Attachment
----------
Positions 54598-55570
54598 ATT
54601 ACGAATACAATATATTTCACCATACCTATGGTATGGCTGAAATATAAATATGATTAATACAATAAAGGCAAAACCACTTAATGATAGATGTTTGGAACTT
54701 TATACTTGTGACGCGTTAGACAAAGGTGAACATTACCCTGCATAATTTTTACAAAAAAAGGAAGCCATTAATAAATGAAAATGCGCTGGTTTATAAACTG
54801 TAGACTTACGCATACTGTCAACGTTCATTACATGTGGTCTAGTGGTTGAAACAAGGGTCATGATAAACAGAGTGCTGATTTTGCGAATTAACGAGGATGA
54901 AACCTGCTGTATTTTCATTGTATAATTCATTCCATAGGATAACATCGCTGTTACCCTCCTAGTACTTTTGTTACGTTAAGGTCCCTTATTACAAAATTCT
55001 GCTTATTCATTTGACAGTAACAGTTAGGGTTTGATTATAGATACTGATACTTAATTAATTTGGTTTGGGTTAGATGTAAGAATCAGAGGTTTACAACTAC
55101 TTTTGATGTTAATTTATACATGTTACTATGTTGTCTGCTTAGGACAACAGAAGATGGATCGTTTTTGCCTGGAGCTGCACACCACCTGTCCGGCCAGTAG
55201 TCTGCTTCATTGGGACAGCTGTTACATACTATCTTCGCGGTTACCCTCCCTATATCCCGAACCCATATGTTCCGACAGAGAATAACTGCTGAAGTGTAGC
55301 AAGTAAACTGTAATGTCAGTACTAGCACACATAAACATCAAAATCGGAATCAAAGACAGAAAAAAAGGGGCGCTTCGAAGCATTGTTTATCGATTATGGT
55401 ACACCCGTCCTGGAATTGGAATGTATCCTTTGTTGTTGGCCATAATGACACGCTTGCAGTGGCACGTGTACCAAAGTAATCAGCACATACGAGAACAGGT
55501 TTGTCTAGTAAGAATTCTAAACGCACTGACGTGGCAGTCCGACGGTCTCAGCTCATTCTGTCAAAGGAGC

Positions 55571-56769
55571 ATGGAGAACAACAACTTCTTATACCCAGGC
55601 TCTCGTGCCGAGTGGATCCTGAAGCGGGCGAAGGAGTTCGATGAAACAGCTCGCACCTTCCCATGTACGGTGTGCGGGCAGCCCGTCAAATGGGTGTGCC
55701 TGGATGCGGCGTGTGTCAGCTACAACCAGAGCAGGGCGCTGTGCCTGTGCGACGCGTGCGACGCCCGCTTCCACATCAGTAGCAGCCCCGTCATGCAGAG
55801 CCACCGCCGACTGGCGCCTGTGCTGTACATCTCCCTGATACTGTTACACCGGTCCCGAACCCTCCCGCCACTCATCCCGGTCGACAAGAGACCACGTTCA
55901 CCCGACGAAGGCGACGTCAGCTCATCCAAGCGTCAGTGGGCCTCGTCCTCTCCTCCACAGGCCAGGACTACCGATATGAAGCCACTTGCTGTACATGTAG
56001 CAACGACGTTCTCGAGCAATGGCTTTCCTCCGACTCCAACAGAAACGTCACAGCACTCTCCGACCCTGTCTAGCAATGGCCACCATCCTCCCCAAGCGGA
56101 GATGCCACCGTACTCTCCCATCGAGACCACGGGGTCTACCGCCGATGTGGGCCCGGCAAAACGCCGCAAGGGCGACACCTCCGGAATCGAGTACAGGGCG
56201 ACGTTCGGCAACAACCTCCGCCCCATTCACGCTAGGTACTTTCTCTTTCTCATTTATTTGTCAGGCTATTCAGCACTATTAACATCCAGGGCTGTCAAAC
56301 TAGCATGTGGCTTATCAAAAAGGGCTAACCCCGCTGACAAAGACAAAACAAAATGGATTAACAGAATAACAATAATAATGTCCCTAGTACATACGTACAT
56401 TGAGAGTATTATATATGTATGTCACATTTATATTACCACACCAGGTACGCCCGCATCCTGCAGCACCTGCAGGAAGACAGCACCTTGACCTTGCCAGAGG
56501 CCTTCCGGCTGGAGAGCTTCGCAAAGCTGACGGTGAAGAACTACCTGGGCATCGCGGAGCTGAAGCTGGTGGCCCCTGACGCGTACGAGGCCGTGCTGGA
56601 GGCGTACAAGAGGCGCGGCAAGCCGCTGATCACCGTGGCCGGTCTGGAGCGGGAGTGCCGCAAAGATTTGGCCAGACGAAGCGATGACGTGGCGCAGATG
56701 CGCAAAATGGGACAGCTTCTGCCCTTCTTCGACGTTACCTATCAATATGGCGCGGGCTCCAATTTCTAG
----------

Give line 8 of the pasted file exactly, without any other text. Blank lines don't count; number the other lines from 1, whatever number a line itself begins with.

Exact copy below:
55101 TTTTGATGTTAATTTATACATGTTACTATGTTGTCTGCTTAGGACAACAGAAGATGGATCGTTTTTGCCTGGAGCTGCACACCACCTGTCCGGCCAGTAG